Robinson’s personal life was beset by problems in the 50s. Despite a well–known record of activity for patriotic causes during and after WWII, his name was linked by Red Channels with Communist–front organizations. He was called to testify before the House Un–American Activities Committee but was cleared of all suspicion and won a clean bill of health. In 1956 he was forced to sell his famous art collection, one of the world’s largest privately owned, as part of his divorce settlement with his wife of 29 years, actress Gladys Lloyd. During this period he was also troubled by the maladjustment of his only son, who got into frequent frictions with the law and attempted suicide several times. Despite the personal setbacks, Robinson continued his busy acting career on television as well as in films. In 1956 he returned to Broadway after a long absence, scoring a success in the role of an elderly widower who marries a young bride in Paddy Chayefsky’s Middle of the Night. His film appearances during the 60s were mainly in the supporting capacity. In the Academy Award ceremonies that took place shortly after his death of cancer in 1973, Robinson was awarded a special Oscar in recognition of his achievements in films, in a magnificent career that spanned five decades of cinema. His life provided the basis for the 1979 play Manny, by Raymond Serra, who also played the title role.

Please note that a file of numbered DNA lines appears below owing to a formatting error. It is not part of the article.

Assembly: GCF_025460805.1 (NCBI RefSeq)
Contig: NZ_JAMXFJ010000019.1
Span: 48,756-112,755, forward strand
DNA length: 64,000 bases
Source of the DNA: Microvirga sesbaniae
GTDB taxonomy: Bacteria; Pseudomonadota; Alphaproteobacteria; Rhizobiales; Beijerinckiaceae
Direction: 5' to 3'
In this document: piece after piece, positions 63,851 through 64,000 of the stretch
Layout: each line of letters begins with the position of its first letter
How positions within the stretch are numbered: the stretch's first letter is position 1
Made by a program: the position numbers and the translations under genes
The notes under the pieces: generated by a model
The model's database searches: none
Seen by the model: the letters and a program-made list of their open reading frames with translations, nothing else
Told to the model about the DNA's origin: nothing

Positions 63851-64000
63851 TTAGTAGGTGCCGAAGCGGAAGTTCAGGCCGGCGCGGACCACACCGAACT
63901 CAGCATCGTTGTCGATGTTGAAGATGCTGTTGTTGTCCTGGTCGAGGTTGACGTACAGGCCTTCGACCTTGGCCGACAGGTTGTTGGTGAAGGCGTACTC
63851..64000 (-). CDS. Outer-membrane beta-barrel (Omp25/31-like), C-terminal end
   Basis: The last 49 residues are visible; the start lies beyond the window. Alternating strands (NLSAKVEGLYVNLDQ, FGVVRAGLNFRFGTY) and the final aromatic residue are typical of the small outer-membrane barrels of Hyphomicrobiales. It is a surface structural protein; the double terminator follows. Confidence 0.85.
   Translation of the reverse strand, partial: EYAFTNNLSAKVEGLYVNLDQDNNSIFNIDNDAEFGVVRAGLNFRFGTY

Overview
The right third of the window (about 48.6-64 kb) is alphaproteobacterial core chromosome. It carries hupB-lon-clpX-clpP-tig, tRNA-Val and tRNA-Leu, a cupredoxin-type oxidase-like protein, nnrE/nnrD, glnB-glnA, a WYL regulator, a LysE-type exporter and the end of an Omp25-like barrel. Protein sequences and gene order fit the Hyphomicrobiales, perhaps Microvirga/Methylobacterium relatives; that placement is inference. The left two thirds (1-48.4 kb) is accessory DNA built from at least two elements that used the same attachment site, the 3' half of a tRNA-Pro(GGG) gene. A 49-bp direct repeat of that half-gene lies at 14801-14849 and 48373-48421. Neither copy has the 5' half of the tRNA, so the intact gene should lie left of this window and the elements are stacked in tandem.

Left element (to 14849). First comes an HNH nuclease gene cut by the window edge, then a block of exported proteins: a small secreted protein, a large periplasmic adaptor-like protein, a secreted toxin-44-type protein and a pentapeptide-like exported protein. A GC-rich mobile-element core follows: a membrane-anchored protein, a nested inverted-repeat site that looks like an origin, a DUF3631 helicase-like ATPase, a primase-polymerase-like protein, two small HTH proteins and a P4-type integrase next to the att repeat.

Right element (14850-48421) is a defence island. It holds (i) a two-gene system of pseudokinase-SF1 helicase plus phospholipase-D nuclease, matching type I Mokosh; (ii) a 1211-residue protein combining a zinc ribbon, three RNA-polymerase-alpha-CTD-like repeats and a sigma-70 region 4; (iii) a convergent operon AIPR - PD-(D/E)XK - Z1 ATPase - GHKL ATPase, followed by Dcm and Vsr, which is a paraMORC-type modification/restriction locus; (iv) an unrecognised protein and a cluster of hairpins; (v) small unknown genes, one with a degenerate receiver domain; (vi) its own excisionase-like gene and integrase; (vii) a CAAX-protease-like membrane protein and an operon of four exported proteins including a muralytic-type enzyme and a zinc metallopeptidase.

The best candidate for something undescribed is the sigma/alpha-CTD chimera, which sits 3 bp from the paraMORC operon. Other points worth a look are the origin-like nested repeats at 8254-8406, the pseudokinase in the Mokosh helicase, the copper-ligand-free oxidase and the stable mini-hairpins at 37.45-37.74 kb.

“HOLLYWOOD, Jan. 26, Edward G. Robinson, whose tough, sinister appearance on movie screens concealed the soul of a gentle man, died today at the age of 79. Robinson succumbed at Mount Sinai Hospital where he had undergone tests in recent weeks. The cause of death was not immediately determined.”